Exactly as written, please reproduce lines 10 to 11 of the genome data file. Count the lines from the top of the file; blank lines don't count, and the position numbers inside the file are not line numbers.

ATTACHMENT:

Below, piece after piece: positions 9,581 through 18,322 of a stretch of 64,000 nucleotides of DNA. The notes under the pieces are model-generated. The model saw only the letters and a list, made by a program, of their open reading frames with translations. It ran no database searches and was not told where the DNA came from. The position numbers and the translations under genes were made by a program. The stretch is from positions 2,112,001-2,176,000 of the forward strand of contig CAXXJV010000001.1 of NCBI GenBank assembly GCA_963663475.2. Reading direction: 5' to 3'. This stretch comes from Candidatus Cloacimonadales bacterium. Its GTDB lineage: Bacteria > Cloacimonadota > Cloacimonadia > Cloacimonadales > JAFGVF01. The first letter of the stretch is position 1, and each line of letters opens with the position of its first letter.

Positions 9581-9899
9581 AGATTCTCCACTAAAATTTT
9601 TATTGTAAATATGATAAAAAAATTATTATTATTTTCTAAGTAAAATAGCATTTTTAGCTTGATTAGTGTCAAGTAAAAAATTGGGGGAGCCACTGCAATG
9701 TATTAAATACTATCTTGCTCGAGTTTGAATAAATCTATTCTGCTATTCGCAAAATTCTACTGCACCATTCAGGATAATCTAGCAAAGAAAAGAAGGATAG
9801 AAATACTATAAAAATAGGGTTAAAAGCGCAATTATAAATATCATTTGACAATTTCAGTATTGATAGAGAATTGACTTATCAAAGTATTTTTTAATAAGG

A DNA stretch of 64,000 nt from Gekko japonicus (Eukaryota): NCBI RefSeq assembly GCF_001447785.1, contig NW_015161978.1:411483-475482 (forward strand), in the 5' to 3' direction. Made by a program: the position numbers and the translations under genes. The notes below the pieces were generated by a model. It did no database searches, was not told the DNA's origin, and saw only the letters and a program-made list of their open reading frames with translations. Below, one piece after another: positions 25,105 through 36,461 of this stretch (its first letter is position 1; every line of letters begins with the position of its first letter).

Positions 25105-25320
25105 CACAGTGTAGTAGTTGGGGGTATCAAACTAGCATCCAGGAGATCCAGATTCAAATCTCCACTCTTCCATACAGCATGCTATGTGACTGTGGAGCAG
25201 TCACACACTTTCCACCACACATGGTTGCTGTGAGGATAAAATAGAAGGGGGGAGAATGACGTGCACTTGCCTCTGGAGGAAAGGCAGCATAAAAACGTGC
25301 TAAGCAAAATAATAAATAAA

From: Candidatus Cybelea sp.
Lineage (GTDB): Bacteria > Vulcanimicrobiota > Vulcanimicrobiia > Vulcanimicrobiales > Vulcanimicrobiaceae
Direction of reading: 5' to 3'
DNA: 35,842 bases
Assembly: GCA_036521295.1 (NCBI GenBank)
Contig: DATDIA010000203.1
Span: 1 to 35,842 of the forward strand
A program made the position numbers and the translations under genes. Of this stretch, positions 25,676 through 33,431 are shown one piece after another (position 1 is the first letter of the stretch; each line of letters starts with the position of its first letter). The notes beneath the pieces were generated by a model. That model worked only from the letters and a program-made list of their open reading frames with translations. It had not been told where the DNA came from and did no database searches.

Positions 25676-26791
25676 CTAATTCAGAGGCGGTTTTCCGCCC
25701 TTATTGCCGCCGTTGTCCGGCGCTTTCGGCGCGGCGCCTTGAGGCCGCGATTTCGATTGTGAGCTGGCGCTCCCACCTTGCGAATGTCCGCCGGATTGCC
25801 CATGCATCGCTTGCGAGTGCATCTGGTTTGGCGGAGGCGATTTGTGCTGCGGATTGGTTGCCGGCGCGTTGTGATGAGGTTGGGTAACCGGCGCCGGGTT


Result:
25201 TCACACACTTTCCACCACACATGGTTGCTGTGAGGATAAAATAGAAGGGGGGAGAATGACGTGCACTTGCCTCTGGAGGAAAGGCAGCATAAAAACGTGC
25301 TAAGCAAAATAATAAATAAA